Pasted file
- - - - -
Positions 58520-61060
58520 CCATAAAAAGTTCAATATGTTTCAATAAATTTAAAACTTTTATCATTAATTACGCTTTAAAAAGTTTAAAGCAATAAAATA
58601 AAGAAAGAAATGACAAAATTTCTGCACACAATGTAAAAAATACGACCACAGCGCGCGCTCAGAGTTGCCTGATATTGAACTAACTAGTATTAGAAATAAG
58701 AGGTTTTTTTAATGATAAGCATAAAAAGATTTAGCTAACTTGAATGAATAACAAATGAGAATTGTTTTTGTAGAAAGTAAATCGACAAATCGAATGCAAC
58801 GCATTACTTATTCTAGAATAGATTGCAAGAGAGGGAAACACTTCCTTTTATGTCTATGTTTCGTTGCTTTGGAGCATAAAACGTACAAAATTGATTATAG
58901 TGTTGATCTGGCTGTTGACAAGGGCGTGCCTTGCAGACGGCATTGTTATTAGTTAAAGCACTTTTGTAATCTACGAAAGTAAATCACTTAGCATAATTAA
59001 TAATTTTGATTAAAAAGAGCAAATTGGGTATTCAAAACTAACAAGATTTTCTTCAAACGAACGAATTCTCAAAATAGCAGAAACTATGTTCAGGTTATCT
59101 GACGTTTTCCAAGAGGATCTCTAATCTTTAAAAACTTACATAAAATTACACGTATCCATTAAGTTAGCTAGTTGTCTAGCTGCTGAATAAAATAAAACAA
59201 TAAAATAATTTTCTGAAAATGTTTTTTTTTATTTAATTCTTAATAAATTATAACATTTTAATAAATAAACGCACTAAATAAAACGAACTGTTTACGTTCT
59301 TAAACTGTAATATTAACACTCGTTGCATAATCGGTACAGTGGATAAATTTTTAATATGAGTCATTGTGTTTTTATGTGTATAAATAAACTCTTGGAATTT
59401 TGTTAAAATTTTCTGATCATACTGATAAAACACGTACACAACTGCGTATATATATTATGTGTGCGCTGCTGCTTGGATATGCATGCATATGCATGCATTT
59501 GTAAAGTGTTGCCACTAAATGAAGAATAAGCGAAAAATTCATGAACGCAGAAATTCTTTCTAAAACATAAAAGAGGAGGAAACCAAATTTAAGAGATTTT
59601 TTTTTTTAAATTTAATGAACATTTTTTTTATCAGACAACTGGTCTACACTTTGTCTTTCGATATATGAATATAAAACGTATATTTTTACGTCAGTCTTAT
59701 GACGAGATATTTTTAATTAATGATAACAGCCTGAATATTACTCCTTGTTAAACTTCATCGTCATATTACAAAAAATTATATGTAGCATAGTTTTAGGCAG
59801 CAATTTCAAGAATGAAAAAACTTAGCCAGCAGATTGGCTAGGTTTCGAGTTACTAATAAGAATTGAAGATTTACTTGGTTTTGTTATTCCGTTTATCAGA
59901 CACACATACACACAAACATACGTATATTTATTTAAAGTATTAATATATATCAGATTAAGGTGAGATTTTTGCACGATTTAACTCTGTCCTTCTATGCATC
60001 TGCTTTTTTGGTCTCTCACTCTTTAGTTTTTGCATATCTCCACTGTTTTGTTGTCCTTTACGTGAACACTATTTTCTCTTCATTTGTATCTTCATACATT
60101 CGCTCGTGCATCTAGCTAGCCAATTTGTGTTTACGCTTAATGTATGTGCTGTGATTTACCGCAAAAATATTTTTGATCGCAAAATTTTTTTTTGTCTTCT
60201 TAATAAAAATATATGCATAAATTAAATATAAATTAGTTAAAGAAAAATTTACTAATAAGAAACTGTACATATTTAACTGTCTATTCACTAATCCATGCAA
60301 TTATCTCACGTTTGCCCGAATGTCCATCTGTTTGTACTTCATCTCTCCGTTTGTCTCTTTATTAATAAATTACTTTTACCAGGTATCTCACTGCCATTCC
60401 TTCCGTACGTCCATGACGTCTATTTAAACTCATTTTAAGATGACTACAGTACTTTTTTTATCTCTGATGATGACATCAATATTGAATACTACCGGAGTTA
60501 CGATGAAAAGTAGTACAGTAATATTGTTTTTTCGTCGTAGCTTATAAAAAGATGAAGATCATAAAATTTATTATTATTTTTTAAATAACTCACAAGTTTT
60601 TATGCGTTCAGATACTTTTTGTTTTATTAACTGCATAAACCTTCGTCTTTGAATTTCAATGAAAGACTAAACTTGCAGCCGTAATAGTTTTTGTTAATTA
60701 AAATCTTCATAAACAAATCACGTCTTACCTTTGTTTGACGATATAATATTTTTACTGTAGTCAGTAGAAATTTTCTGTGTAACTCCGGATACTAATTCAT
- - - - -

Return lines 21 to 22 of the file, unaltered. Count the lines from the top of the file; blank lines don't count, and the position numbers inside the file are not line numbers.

60401 TTCCGTACGTCCATGACGTCTATTTAAACTCATTTTAAGATGACTACAGTACTTTTTTTATCTCTGATGATGACATCAATATTGAATACTACCGGAGTTA
60501 CGATGAAAAGTAGTACAGTAATATTGTTTTTTCGTCGTAGCTTATAAAAAGATGAAGATCATAAAATTTATTATTATTTTTTAAATAACTCACAAGTTTT